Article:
ABOUT FIVE YEARS AGO, FATHER WOODSTOCK AND LADY ESTAR FELL IN LOVE.  What a pair!  They’re perfect for each other.

As they wwere out in public,  he and Lady Estar were always  beautifully dressed.  They both wore silk…flowing silk skirts and beautiful silk kimonos.  They  had a nice selection of lovely silk jackets.  Their wardrobes consisted mostly of floral prints in their favorite color:  red.

BOTH FATHER WOODSTOCK AND LADY ESTAR WORE THEIR DRESSES AND SKIRTS LONG.  Their toenails were always painted.  They wore Teva sandals.  They both had long flowing silky silver hair and beards.

Father Woodstock liked to come to the small pantry weekly and choose foods he and Lady Estar could serve to the homeless people they entertained.  As he chose apples, oranges, carrots, he  commented to other women shoppers how beautiful they were.  “Toot.  Toot.”

THE MAN MAY NOT HAVE MEANT A WORD OF IT…HE PROBABLY DIDN’T MEAN A WORD OF IT.  Now that I think about it, Father Woodstock was probably the best actor in town.  But, nobody cared.  For the moment, life was beautiful.

So, here we have a scene…a pattern…a reputation.  Father Woodstock conducted himself in a certain fashion all these years in Woodstock.  Everyone knew him, residents and tourists alike.  He trained us all to smile when he came around.  He trained us to gather around and ooh and aah when he posed for photographs with a peace smile and sign.  “Toot.  Toot.”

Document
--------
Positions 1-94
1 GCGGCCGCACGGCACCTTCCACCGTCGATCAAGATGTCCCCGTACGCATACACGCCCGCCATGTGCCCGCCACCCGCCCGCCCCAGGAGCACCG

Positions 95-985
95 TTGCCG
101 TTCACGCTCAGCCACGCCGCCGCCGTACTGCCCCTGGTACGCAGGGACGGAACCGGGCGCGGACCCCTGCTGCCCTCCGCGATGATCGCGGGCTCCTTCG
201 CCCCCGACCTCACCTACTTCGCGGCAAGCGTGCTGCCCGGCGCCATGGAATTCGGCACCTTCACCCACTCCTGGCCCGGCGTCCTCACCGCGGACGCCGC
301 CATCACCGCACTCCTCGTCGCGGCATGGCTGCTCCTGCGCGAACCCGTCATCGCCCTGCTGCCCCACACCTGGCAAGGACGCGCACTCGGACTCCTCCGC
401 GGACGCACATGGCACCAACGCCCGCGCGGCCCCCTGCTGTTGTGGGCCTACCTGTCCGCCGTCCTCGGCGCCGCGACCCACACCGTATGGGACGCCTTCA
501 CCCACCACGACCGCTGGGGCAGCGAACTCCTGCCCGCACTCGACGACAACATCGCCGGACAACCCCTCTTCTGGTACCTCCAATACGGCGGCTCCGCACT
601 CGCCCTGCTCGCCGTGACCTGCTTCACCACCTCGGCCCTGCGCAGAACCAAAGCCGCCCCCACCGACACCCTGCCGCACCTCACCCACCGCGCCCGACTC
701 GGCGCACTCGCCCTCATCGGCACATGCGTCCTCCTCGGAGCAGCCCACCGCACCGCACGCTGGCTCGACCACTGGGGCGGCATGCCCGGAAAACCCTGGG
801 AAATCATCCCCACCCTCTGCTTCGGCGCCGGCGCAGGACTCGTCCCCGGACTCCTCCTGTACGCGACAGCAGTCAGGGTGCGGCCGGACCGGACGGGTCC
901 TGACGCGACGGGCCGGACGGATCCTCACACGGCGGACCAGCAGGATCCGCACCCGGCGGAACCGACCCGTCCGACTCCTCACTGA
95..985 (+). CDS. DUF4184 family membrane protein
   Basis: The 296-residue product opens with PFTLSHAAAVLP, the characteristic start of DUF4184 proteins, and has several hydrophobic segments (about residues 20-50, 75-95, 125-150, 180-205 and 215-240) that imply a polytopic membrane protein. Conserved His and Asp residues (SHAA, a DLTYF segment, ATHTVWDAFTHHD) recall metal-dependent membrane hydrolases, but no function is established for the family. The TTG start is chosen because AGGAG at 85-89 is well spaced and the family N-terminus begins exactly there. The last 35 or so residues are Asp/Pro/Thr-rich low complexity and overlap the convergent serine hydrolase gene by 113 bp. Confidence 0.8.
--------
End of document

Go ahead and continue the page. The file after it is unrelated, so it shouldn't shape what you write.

IN HIS OWN WAY, FATHER WOODSTOCK WAS AN AMBASSADOR FOR THE TOWN OF WOODSTOCK.  People came from far corners of the globe as well as just one or two towns down to catch a glimpse of him, his colorful cart, and his peace sign.  In his own way, he brought  much money to Woodstock because when the people came to see him, they also bought a cup of coffee, a meal, a “find” at the flea market, a pair of shoes at Pegasus, or a necklace at Gwen’s Gems.


So, if he’s been possessing and selling drugs, paraphernalia, and pharmaceutical equipment for the past twenty years, why did they wait until the full moon in August, 2014, to throw him in the slam?

Oh well, that’s Woodstock for you.

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Peace and food for all.

Thurman Greco

Treasured Belongings in the Food Pantry

Larger than life, the piece shows one eye, her nose and mouth.
Just beginning her studies at the Corcoran, Jennette wasn’t comfortable painting an entire face.